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    3. I have to disagree, not because I think that stripping cons of voting rights is good policy, but because the Constitution should either be obeyed or amended. The 14th Amendment says that voting rights for cons is State’s-option, so it should be State’s-option. If you don’t like States having that option, then amend the Constitution to strike out that clause of the 14th Amendment.

      As for the ruling itself, I could buy a ruling that a fine that can’t be paid is ‘excessive’ and therefore prohibited under the 8th Amendment, but this “equal protection for poor people” ruling looks like it will cause mischief down the road. Worse, it looks like it was intended to cause mischief.

  2. I’m a nice guy: I’m for everyone voting for whoever they want. However, voting has externalities.

    1. Ugh. “Biden’s Diaper.”

      Underestimate him if you want. You’ll be that much more surprised when he destroys Drumpf in the debates and wins in a landslide this November.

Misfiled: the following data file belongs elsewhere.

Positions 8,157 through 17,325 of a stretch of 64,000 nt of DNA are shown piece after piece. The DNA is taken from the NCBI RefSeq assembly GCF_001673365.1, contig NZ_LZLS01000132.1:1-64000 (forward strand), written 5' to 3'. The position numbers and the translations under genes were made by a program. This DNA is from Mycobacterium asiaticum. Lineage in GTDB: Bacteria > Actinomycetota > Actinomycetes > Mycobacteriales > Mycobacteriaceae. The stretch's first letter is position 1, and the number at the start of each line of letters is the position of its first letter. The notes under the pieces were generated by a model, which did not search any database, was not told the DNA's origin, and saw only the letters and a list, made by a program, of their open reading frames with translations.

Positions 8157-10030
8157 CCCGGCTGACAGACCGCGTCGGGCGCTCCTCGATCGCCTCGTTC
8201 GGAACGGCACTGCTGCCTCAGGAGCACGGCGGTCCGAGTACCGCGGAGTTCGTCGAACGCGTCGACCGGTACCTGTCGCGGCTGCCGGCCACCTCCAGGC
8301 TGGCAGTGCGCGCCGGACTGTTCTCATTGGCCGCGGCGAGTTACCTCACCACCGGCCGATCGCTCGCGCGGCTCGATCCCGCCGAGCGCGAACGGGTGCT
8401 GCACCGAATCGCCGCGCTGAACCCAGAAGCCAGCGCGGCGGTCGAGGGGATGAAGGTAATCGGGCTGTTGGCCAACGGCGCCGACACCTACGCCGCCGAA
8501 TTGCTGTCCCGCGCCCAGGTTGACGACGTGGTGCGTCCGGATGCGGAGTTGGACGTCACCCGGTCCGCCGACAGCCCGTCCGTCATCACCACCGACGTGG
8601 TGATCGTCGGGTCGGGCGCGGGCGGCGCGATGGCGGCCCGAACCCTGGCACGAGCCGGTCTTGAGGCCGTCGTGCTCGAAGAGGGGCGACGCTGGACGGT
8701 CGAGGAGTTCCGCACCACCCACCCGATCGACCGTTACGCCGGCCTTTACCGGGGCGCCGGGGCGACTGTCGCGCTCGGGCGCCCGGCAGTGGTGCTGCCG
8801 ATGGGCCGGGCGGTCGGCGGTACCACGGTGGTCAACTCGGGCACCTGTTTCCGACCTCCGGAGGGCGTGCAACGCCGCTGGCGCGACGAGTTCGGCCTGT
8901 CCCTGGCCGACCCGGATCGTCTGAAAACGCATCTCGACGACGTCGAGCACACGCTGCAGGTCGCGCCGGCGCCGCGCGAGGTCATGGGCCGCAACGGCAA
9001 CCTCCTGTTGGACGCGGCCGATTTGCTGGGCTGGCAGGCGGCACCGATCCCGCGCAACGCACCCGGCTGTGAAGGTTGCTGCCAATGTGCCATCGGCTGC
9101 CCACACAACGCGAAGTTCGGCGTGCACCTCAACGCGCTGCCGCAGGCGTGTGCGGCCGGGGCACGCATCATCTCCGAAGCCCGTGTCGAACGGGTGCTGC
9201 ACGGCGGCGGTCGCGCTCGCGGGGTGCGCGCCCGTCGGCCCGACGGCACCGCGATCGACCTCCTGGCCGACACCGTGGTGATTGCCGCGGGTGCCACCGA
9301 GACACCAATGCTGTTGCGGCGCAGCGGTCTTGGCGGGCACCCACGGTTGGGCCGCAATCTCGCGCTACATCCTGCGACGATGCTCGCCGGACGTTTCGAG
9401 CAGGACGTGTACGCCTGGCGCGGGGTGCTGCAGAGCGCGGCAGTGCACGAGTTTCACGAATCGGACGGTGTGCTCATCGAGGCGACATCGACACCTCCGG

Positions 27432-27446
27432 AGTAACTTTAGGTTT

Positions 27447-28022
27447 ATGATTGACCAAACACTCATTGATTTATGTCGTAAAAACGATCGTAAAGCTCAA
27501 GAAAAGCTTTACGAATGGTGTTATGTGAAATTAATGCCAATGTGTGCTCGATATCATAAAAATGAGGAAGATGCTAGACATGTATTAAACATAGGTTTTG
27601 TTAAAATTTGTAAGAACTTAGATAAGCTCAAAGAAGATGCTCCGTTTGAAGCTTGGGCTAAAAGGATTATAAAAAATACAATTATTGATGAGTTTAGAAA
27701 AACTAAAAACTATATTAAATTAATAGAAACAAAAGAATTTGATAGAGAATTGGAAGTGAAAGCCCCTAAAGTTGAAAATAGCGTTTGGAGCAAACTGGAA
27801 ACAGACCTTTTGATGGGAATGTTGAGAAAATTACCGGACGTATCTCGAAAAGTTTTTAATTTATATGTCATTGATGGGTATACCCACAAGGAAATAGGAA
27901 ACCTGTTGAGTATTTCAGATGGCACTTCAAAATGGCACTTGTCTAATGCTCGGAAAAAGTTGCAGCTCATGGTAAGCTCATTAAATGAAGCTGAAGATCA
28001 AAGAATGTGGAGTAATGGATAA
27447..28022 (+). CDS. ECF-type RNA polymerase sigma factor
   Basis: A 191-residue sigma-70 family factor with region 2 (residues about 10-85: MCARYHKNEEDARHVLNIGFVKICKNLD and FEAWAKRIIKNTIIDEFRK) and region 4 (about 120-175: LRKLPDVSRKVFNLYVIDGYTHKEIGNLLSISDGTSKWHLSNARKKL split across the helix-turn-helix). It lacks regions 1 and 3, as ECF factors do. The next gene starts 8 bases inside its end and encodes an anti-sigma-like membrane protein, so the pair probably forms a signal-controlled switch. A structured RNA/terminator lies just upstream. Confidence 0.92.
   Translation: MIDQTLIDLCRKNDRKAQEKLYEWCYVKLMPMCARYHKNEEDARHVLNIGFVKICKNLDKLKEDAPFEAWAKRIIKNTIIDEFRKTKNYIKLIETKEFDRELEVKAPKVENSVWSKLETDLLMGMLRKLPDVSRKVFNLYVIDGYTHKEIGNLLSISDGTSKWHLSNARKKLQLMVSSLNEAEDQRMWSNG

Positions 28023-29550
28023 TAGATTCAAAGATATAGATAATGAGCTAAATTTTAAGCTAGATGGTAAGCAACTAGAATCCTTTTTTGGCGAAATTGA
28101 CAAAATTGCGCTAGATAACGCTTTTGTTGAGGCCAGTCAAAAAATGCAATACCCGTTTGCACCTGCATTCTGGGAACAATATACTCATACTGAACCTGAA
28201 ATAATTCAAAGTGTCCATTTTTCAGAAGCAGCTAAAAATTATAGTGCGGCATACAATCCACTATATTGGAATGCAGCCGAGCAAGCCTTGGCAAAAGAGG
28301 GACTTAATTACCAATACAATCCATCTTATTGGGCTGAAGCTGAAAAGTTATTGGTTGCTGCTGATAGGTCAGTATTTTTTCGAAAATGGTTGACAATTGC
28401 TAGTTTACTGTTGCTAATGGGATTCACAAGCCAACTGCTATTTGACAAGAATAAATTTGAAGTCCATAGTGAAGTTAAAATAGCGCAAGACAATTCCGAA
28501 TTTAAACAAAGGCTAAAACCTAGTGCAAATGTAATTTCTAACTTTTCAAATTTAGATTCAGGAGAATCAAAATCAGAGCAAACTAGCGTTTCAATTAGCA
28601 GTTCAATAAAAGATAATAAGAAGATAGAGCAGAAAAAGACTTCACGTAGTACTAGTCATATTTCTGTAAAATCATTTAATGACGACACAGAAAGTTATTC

1. Biden is another Billary. Michael Moore said so.

      2. #BrownWave

  3. What am I missing? The court ruled that this is basically a poll tax, and it’s OK to have a poll tax as long as those on which it is enforced can afford to pay it? I thought poll taxes were unconstitutional full stop.

    1. Would it be a tax if it was all one word like penaltax?
      Polltax has a nice ring to it.

  4. This is another example of Republicans refusing to accept the willing of the people, as shown in a vote. That this had to go to court shows the contempt for the people’s will and the desire for control. I am happy with the courts decision, I await the next move.